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4 Class #5 Africas Physical Geography And Development Impact


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4 Class #5 Africas Physical Geography And Development Impact

  1. 1. Africa's Physical Geography and Development impact 06/04/09
  2. 2. Physical Geography and Development <ul><li>Old theory of environmental determinism disputed but….environment matters </li></ul><ul><ul><li>Most people live in drier areas </li></ul></ul><ul><ul><li>Few natural harbors </li></ul></ul><ul><ul><li>Few navigable rivers </li></ul></ul><ul><ul><li>Agriculture is important </li></ul></ul><ul><ul><li>Natural resources </li></ul></ul><ul><ul><li>Environmental challenges and change </li></ul></ul>06/04/09
  3. 3. Africa’s Climate and Biogeography <ul><li>Dynamics of Climate </li></ul><ul><li>Climatic Regions </li></ul><ul><li>The relationship between climate and Africa’s People </li></ul><ul><li>Ecosystem and African Biomes </li></ul><ul><li>Ecological concerns </li></ul>06/04/09
  4. 4. Climate <ul><li>Altitude and Relief </li></ul><ul><ul><li>Vegetation changes </li></ul></ul><ul><ul><li>Higher elevation and settlement </li></ul></ul><ul><li>Spotty rains in some places </li></ul><ul><ul><li>Irrigation concerns </li></ul></ul><ul><li>Cloud cover and dust </li></ul><ul><ul><li>Dust storms from the Sahara </li></ul></ul><ul><li>Varies by region </li></ul>06/04/09
  5. 5. Climate Regions (p 77) <ul><li>Equatorial </li></ul><ul><ul><li>Heavy rainfall, little dry season </li></ul></ul><ul><ul><li>Monrovia, Calabar </li></ul></ul><ul><li>Humid Tropical </li></ul><ul><ul><li>Slightly less rainfall, but hotter </li></ul></ul><ul><ul><li>Kampala </li></ul></ul>06/04/09
  6. 6. Climate Regions (p 77) <ul><li>Tropical wet and dry </li></ul><ul><ul><li>Lengthy rainy and dry seasons </li></ul></ul><ul><ul><li>Northern Hemisphere rainy season May and September </li></ul></ul><ul><ul><li>Southern Hemisphere rainy season: November and March </li></ul></ul><ul><li>Tropical steppe </li></ul><ul><ul><li>Semi-arid zone </li></ul></ul>06/04/09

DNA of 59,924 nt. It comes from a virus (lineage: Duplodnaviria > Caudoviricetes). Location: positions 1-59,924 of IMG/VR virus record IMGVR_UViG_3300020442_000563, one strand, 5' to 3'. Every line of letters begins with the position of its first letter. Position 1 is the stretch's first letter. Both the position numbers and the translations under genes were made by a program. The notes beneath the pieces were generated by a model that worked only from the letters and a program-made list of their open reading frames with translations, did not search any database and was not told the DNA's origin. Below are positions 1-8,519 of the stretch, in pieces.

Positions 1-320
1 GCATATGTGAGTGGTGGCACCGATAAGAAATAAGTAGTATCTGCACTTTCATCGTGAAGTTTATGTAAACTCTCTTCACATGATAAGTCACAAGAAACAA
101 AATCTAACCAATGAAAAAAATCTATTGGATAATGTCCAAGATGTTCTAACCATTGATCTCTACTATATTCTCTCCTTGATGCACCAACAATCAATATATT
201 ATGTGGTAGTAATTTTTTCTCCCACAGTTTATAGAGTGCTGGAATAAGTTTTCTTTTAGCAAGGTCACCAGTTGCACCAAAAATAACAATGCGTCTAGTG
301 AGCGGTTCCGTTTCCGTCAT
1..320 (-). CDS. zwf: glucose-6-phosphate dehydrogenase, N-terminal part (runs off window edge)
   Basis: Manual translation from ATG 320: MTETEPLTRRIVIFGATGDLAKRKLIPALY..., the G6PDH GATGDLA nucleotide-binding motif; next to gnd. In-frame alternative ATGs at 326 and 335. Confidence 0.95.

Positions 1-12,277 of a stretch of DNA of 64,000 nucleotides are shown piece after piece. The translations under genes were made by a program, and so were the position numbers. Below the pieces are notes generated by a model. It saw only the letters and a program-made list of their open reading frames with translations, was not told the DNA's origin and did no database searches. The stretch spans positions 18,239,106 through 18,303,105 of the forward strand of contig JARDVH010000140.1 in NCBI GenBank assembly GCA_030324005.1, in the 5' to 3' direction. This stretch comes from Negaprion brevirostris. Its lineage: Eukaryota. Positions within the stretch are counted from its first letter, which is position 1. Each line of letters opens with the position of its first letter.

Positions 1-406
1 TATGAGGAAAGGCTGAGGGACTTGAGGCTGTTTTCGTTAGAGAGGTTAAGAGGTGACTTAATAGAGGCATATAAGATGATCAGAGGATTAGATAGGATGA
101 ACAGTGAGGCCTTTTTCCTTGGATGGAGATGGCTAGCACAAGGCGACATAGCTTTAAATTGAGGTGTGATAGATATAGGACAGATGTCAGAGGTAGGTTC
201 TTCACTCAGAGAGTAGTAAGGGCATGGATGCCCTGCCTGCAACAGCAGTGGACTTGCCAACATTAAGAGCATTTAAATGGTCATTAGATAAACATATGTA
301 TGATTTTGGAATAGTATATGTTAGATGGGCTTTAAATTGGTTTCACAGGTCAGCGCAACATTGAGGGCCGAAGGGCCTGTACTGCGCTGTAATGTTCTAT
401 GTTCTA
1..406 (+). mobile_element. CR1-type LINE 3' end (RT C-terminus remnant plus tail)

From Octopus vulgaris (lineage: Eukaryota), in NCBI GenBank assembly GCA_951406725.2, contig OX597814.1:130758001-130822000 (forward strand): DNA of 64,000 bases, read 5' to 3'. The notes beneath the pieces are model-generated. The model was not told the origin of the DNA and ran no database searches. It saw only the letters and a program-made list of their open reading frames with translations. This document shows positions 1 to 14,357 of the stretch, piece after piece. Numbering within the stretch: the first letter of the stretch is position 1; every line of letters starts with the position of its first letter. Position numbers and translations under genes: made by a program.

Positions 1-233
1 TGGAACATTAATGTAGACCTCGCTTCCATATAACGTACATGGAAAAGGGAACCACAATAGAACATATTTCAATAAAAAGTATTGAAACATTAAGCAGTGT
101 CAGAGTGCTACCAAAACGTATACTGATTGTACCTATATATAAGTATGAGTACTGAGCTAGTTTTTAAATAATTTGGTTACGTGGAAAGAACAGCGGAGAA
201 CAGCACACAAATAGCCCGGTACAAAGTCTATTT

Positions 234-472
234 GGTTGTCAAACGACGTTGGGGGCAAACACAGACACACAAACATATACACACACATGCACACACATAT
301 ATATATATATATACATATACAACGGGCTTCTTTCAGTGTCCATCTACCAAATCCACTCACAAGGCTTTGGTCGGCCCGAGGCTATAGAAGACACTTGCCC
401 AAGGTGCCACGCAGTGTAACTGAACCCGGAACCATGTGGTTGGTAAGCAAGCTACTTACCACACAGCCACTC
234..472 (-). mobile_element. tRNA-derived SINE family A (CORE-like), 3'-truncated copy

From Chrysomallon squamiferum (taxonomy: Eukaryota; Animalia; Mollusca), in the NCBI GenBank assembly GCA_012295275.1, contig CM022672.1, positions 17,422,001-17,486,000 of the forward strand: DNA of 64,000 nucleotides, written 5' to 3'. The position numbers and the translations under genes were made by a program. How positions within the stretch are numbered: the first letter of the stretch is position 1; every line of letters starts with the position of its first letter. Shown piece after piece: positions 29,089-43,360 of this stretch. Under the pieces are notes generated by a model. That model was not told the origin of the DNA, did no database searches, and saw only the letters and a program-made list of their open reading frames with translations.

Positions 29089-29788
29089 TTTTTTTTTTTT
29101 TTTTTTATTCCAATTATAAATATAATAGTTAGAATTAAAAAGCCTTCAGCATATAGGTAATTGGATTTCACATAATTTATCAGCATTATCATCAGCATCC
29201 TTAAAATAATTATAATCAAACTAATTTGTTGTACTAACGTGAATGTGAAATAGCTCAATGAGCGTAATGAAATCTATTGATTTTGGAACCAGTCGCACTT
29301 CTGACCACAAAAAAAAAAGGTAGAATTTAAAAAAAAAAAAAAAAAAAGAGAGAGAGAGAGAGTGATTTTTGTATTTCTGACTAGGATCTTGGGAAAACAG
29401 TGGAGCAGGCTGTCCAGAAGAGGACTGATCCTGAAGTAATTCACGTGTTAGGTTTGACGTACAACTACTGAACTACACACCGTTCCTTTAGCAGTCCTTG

7. 7. Climate Regions (p 77) <ul><li>Desert </li></ul><ul><li>Mediterranean </li></ul><ul><ul><li>Winter rain </li></ul></ul><ul><ul><li>Temperate </li></ul></ul><ul><ul><li>Southern and northern tips </li></ul></ul>06/04/09
  8. 8. The relationship between climate and Africa’s People <ul><li>Historical climate change </li></ul><ul><ul><li>Sahara not always a desert </li></ul></ul><ul><ul><li>Expanding Sahel </li></ul></ul><ul><li>New Climate change </li></ul><ul><ul><li>Africa at more risk because of poverty, increased risk of vector born diseases like Malaria, and little resources for effective response </li></ul></ul><ul><ul><li>Largely dry areas to become even hotter and drier </li></ul></ul><ul><ul><li>Coastal areas to flood. </li></ul></ul>06/04/09
  9. 9. The relationship between climate and Africa’s People <ul><li>Climate and Human Development </li></ul><ul><ul><li>Increased vulnerability to subsistence farmers due to drought </li></ul></ul><ul><ul><li>Changing climatic conditions mean high food prices for urban Africa and persistent poverty and underdevelopment </li></ul></ul><ul><li>Are these predictions coming true? </li></ul><ul><ul><li>Other competing explanations </li></ul></ul>06/04/09
  10. 10. Climate Change and armed conflict in Africa <ul><li>As the climate warns and dessert expands conflicts arise between groups in within Africa. </li></ul><ul><ul><li>Sudan’s conflicts, environmental degradation in the context of climate change </li></ul></ul><ul><li>Links to resource extraction: oil might float on water, but each is extracted “out of Africa” straining Africa’s environment and people </li></ul><ul><ul><li>Bore holes depleting ground water and issues of oil extraction and deforestation </li></ul></ul>06/04/09
  11. 11. Ecosystem and African Biomes <ul><li>Eco-System-“System” relationship of energy between biotic and abiotic, </li></ul><ul><ul><li>mostly tropical in Africa </li></ul></ul>06/04/09
  12. 12. Ecosystem and African Biomes <ul><li>Bionome- region where climate, vegetation, fauna, and soils characterized by uniformity. </li></ul><ul><ul><li>Characteristics generally correspond </li></ul></ul><ul><ul><li>Not exact boundaries </li></ul></ul><ul><ul><li>Can change because of natural or human actions </li></ul></ul>06/04/09
  13. 13. Africa’s Bionomes <ul><li>See Table, Map 6.1 86-87 </li></ul><ul><li>Tropical Rain forest </li></ul><ul><li>Moist woodland savanna </li></ul><ul><li>Dry parkland savanna </li></ul><ul><li>Semidesert </li></ul><ul><li>Desert </li></ul><ul><li>Temperate grassland </li></ul><ul><li>Montane </li></ul>06/04/09
  14. 14. Africa’s tropical Rain forests <ul><li>West Africa; Cameroon through Sierra Leone, Congo basin and Madagascar </li></ul><ul><li>Oxisols-> few nutrients in soil and little organic matter caused by heavy “soil leaching” through heavy rainfall </li></ul><ul><li>Shifting Cultivation main human use because of oxisoil and local people manage through IK </li></ul><ul><li>Despite poor soil, greatest diversity of animal life due to high biomass </li></ul>06/04/09
  15. 15. Moist woodland savanna <ul><li>Guinea savanna-central Africa north of Equator; Miombo south central Africa </li></ul><ul><li>Humid tropical climate; Miombo have wet and dry seasons </li></ul><ul><li>Diverse soil type </li></ul><ul><ul><li>Oxisols and Ultisols leached in wetter regions </li></ul></ul><ul><ul><li>Alfisols with high aluminum and iron somewhat leached with greater organic matter </li></ul></ul><ul><ul><li>Agriculture limited to derived savannas of forest margins with set fires </li></ul></ul>06/04/09